Sunday, February 17, 2019

Penis

Sitting in Brass Tap, I heard the bartender call out to play music. The trivia contest had just ended and the music that went with it left, along with a good number of patrons, leaving a vacuum. Like an empty noise bubble.

"Turn on the music," she shouted to the other bartender. Then, I heard, "Beat It." I thought she wanted to hear some Michael Jackson. Then, I heard a chant rising up from the remaining few in the bar, getting louder and louder. "Beat It!"

But, wait. Were they saying "Phoenix"?  Yes, that must be it.

After a while, the chanting stopped and the bartender came to check on us. Meanwhile, the music started to play and not only was it not Michael Jackson, I couldn't figure out what the song had to do to Phoenix. "What was everyone chanting?" I asked her.

"Penis. Don't you know that game?"

Well ... no.

"Remember how embarrassing that was to say in middle school, penis? Now it's just funny. One person says 'penis' and then the next guy has to say 'penis' only louder. On it goes so that the last guy is shouting it. Penis!"

Sounds more like middle school to me but whatever.

There were no more chants of "penis" before we left which was fine by me. As we neared the door, I called out to the bartender, "Thank you!" but she didn't hear me.

So I said, "penis" and before the door closed behind me I heard her shout, "Penis!" I guess she heard that.

Penises aside, it was a fun joint. Lots of taps to choose from and if you're in the Mesa area on the 25th, Northwest Brewing will be there from the Pacific Northwest with some of their brews. Northwest Brewing has undergone a bit of a revamp lately so their website doesn't have a lot of information but you can find them on Facebook or on Untappd.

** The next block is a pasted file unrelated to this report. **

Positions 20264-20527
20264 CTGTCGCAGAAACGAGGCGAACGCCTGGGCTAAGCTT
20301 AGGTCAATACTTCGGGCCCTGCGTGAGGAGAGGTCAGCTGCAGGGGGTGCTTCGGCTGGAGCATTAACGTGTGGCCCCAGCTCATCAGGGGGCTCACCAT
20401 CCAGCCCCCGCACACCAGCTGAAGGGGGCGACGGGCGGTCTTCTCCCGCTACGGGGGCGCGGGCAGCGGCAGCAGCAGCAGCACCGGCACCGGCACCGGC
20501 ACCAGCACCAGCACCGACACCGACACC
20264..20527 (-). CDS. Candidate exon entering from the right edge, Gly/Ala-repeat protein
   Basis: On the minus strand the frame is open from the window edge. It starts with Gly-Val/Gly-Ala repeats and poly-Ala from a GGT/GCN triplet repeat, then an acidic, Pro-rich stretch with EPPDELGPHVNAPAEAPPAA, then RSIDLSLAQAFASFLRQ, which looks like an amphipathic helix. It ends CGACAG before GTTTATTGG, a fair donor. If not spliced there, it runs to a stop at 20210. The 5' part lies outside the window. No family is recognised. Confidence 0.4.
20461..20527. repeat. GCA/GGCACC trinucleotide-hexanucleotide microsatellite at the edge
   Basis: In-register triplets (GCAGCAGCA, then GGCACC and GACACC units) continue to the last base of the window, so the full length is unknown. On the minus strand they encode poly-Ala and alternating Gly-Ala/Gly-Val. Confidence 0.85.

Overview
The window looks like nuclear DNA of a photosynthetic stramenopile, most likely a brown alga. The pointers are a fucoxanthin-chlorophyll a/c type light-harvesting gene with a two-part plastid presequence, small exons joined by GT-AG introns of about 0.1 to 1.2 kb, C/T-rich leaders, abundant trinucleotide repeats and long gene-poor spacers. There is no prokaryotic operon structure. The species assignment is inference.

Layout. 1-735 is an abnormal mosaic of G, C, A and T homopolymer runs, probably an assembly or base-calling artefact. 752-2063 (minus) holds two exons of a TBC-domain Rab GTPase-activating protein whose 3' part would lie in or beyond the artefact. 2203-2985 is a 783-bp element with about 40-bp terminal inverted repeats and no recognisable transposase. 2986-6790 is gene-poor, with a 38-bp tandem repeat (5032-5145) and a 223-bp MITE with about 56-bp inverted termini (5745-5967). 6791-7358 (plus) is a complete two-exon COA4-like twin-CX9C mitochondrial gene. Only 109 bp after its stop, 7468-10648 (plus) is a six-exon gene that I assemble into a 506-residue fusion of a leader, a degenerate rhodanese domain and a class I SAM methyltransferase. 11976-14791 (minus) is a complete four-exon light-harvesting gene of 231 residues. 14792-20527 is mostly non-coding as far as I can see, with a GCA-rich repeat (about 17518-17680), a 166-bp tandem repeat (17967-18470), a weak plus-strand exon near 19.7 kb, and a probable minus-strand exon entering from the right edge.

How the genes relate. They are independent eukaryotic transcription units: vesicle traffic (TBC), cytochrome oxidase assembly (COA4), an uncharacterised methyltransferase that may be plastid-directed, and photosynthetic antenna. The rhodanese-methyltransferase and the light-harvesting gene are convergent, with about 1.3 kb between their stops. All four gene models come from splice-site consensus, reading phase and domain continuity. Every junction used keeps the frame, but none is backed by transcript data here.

Also, it's trivia night.

Also, penis.

Thursday, February 14, 2019

Catching Up

Almost every traveler I know drinks when they travel (but I'm a drinker so it's equally possible that I only know other drinkers). It's not a requirement, drinking in airports, although it will certainly kill the time between passing through TSA and the jetway. Fortunately for us, Portland International Airport is Beervana - Willamette Week:
"Nearly every corner of the H-shaped concourse hosts some member of the state's thriving beer industry."
If you want to appear responsible, don't book your air travel for before noon. (At least.)

The hottest topic, however, in the local news of late seems to be BridgePort Brewing, a onetime Portland ale mainstay, to close - KGW8 :
"In 2013, BridgePort was Oregon's fifth-largest brewery based on barrels produced."
If you're planning on heading over for one last pint, do it soon. They close their doors on March 10.

In California, 'America's first craft brewery' attempts to unionize - Los Angeles Times:
"Although many of the country’s largest breweries are unionized — workers in the American facilities of Anheuser-Busch and MillerCoors are represented by the Teamsters or United Auto Workers, for example — unions are practically nonexistent among smaller, independent and craft operations."
Is it ironic that United Auto Workers represent beer producers?

Meanwhile, a looming federal shutdown has implications for the local beer scene with Federal workers on shutdown watch - The Columbian:
"Bryan Shull, co-founder of Vancouver’s Trap Door Brewing, told The Columbian on the one-month anniversary of the shutdown that he was struggling to obtain federal approval for new beer can labels. Although the government has reopened, at least temporarily, the backlog is still so bad that the Alcohol and Tobacco Tax and Trade Bureau functionally feels closed to craft brewers trying to get their packaging OK’d. . . .
"In order to cross state lines, beer labels need to be approved by the federal agency."
This brings us back to travel. Remember, not only is it illegal to cross state lines with marijuana, it could also be illegal to cross state lines with certain beer cans.

Thursday, January 17, 2019

When in Seattle, Drink Beer